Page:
Fly High With These Learning Extensions!

By
Anna Starecheski

We're always hoping to engage your students with a topic that they might not know much about. The plight of the California condor probably falls into that category! I certainly didn't know much about it when I started researching and writing this article for the December/January issue of Storyworks Jr. Now, I'm a tiny bit obsessed with condors. Did you know that they can live for up to 60 years? Or that they've been around in some form for thousands of years? Or that they have no natural predators? Or—okay, okay, I'll stop now. The point is: these birds are more interesting than they may seem! I hope your students feel the same way, and I hope that these extensions will keep the learning going in your classroom!

 

TO READ: A nonfiction book about condors

TO DO: Make a poster

This straightforward, fact-filled book by Mary R. Dunn gives kids the most interesting facts about condors, along with beautiful color photographs that show condors in all their huge, bald glory! It's perfect for your lower-level readers because of the grade level (K-2), but fascinating enough to keep all your students interested.

LEARNING TASK: Have your students pick out their favorite facts about condors and illustrate them with a poster.

 

TO WATCH: A short video clip about the current plight of the California condor

TO DO: A problem and solution exercise

This clip from the Oregon Zoo explains the current challenges facing the wild condor population. We recommend skipping to the 5 minute mark in order to focus on the problems and solutions of the situation. Please be aware: This video, including the section we recommend, shows some condors getting medical attention, and some dead animals being eaten by condors. Give it a watch to see if it's appropriate for your students. 

LEARNING TASK: This video mentions two problems that are plaguing the condor population today. They also mention how we can solve these problems. Have your students identify the problems and solutions and lead a class discussion about them.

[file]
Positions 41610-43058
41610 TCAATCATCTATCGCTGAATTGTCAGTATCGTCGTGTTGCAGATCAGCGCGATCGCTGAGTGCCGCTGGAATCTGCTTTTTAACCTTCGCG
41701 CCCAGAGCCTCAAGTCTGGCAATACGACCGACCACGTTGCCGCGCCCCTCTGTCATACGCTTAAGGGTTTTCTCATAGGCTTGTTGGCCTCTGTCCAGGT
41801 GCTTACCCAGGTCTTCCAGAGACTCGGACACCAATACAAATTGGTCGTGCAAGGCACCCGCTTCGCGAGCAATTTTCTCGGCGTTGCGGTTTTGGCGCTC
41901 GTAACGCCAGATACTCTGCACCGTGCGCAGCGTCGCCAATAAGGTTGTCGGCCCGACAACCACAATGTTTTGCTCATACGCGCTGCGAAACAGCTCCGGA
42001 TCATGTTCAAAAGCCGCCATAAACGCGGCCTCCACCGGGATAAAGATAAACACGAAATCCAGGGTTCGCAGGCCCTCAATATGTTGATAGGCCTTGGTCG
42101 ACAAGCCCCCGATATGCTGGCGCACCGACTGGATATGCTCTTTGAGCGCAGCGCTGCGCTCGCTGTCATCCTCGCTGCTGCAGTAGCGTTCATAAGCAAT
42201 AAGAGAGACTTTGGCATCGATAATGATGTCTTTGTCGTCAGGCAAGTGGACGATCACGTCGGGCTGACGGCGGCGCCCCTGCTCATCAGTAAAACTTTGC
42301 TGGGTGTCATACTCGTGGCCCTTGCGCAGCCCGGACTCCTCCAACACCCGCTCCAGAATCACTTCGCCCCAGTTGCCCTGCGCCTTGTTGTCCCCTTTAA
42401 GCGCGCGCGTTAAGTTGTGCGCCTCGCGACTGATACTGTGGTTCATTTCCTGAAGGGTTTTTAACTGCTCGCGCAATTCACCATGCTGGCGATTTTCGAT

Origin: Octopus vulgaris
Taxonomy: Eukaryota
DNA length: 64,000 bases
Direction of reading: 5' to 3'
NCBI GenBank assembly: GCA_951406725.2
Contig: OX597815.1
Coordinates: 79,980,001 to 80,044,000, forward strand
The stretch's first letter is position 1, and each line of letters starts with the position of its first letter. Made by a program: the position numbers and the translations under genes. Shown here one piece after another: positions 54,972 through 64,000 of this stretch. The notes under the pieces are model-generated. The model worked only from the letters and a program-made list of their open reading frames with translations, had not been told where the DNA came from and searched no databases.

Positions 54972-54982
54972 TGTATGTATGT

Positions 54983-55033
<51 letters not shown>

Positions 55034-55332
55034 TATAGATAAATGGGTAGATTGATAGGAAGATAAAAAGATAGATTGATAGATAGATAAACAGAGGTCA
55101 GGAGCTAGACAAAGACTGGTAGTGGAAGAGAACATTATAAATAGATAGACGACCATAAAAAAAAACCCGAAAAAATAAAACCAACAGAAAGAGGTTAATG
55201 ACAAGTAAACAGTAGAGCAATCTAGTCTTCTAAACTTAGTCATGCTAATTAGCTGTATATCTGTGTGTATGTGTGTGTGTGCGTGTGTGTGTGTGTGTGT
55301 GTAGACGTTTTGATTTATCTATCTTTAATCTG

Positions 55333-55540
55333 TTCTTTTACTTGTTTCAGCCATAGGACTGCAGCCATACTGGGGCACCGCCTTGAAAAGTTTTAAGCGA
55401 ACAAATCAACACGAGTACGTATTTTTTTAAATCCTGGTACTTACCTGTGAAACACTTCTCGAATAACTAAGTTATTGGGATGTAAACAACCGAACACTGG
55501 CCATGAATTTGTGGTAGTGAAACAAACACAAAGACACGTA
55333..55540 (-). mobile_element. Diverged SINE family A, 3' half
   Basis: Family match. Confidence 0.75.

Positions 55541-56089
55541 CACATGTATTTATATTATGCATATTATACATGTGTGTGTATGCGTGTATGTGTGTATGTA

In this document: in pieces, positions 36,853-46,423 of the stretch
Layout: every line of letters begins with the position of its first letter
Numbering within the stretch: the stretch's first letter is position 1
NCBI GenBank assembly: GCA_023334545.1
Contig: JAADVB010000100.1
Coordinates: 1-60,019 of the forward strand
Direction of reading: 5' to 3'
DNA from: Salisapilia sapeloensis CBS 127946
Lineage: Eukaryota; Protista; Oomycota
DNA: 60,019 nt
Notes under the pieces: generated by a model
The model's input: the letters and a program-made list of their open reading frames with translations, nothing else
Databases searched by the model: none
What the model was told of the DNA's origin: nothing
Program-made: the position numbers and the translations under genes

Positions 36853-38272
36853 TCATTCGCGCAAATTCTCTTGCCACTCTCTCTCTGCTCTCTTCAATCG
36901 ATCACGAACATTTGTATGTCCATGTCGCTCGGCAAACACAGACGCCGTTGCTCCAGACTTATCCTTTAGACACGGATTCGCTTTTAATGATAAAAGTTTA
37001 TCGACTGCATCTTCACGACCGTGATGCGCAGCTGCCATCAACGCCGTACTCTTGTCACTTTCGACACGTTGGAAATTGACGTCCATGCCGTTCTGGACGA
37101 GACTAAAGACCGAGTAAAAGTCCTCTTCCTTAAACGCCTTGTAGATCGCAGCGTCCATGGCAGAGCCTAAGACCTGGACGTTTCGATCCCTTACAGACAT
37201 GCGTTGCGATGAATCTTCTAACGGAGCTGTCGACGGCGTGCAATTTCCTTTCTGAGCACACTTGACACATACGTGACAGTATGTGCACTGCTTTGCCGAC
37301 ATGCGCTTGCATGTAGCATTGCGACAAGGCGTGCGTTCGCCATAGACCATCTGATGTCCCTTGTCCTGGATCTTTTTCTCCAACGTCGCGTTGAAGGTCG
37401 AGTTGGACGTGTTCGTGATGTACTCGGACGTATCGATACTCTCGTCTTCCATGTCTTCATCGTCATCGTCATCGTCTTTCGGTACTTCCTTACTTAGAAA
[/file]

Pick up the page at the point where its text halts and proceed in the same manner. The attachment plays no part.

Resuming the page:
TO EXPLORE: An interactive map of endangered species in the U.S.

TO DO: A research project

This awesome interactive map from the U.S. Fish and Wildlife Service lets you click on your state to see what endangered species live there and what's being done to help them. The site isn't very kid-friendly in terms of usability, so we recommend going through it as a class. Hint: Once you click on your state, you'll see a link in the righthand column that says "See other species listed in [state name]." Click on that to get a complete list of endangered species in your state.

LEARNING TASK: Have your students work in groups to pick out a species from your state to research. Have them create a poster or Powerpoint about their chosen species, the struggles it faces, and what's being done to help it.

 

TO EXPLORE: A kid-friendly website about endangered species

TO DO: Make a plan

This great website has fun, interactive activities for kids, all relating to endangered species. We've linked to a "How to help" page, which supplies kids with some things they can do to help the environment. Feel free to click around: there's also a fun endangered species quiz game!

LEARNING TASK: Have your class pick one activity on the "How to help" page and pledge to do it as a class.

 

Did you discover any great learning extensions for this issue? Tell us about it in the comments!

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